The fall and the rise, contrast, fragmentation, recycling, and more: everything you need to know about how to write and produce a pop bridge
I’m not sure why, but I rarely hear pop creators talk about the bridge. Verses and choruses come up regularly, but the bridge seems to be an afterthought for many. I, on the other hand, get unreasonably excited on the rare occasion that it does come up because the bridge is possibly my favorite section. It’s where the twist in the musical plot happens, which is interesting enough, but what’s even more interesting to me is how the approach to creating this twist has changed over the years.
Songwriters and producers usually create the bridge with two functional goals in mind: providing contrast and generating tension. Until a decade or two ago, the norm was to create contrast by introducing a new melody and chord progression, and tension by ending the chord progression on a dominant chord (V), or at times a different chord that could have a similar effect, like bVII or IV.
In recent years, though, as pop has become more and more influenced by EDM, the role of functional harmony has been weakened to make way for sound production magic. Producers generate tension and release through risers, drum acceleration, strategic filtering, and various other techniques. There is no need for harmonic progressions to define sections in the song, and in fact it's very common to maintain the same chord loop throughout a song, including in the bridge.
This isn’t to say that modern songs never change the chord progression or melody in the bridge, just that doing these things is no longer “obligatory” like it used to be. The sonic traits that I describe below are much stronger indicators of a bridge when it comes to pop songs in the 2010s.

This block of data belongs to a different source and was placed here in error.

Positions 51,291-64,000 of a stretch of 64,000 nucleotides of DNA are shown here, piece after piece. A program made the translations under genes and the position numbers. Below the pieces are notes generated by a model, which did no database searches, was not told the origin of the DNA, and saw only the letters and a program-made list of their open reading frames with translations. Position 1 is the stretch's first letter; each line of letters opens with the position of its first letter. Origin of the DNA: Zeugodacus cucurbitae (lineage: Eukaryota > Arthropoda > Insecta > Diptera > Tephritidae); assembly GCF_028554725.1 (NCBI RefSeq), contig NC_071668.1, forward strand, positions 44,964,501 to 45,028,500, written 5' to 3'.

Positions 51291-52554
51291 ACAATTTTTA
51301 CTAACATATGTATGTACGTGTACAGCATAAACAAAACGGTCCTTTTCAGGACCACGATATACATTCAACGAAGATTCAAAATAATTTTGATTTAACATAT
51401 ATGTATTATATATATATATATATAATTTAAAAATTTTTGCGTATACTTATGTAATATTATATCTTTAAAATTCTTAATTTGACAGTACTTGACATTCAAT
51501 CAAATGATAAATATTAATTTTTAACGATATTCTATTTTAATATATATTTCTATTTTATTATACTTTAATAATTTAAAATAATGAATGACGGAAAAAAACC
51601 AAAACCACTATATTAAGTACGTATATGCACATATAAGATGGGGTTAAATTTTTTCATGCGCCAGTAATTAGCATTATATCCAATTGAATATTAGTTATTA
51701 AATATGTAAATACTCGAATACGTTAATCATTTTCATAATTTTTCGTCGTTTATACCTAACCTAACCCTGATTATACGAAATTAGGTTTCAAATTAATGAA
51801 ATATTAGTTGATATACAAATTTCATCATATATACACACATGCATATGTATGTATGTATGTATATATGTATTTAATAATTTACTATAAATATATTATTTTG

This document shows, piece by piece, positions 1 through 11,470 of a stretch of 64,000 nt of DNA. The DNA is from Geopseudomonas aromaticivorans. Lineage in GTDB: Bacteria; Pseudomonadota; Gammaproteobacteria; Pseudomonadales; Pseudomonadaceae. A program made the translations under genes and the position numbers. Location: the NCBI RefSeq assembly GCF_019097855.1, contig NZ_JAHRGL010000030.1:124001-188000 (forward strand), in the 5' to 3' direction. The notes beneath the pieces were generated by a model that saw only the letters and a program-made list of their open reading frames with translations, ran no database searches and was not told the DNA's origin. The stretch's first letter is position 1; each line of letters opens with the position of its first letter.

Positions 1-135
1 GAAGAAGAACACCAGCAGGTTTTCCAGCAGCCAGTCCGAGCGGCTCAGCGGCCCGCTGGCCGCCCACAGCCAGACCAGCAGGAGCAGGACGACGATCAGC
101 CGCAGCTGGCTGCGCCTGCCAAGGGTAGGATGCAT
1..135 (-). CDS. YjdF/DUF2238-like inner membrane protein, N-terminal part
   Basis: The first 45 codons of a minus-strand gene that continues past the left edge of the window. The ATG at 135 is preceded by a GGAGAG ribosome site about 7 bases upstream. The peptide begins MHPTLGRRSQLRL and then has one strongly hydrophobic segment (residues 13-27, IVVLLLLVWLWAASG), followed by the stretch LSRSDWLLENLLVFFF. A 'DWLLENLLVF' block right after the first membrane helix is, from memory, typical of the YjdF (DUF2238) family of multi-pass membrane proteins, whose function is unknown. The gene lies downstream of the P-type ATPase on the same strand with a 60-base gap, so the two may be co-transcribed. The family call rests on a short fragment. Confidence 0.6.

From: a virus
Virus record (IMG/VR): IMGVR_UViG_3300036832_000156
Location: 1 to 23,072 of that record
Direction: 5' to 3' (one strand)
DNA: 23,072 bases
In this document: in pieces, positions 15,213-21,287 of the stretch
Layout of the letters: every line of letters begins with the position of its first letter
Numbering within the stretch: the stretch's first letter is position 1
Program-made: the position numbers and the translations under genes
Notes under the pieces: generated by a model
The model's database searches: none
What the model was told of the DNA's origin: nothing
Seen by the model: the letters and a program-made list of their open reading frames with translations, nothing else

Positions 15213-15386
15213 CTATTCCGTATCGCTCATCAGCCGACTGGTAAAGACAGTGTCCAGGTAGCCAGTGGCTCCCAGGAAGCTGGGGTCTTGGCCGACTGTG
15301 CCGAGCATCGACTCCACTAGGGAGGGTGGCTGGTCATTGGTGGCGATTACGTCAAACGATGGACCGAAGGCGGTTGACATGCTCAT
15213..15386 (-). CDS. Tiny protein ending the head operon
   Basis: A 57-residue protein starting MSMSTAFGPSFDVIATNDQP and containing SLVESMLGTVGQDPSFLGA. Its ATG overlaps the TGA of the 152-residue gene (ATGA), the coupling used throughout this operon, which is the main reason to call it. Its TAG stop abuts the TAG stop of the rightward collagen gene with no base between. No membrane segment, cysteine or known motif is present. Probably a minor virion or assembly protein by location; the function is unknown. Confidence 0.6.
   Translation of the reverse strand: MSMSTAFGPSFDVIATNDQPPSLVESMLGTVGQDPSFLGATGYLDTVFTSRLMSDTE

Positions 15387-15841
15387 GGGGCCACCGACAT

Related: The Postchorus-Bridge Switcheroo
The Fall and Rise
The sound-production-driven bridge has two functional stages, which I call the fall and rise. Here’s what they do:
Here are some examples of how the fall and rise can be organized:
Demi Lovato – Sorry Not Sorry
Fall (2:28-2:41): The heavy low end (kick and 808) from the chorus drops out, leaving a much thinner texture made up of mostly piano and vocals.
Rise (2:41-2:55): Claps are added to add rhythmic energy, as well as a layer of white noise to fill up the higher part of the frequency spectrum. Demi contributes to the buildup by going higher and higher in her vocal range, and a very high adlib/shout (2:54) gives the final accent before the final chorus drops.
Asaf Peres is a music theory Ph.D. who researches and writes about pop music.
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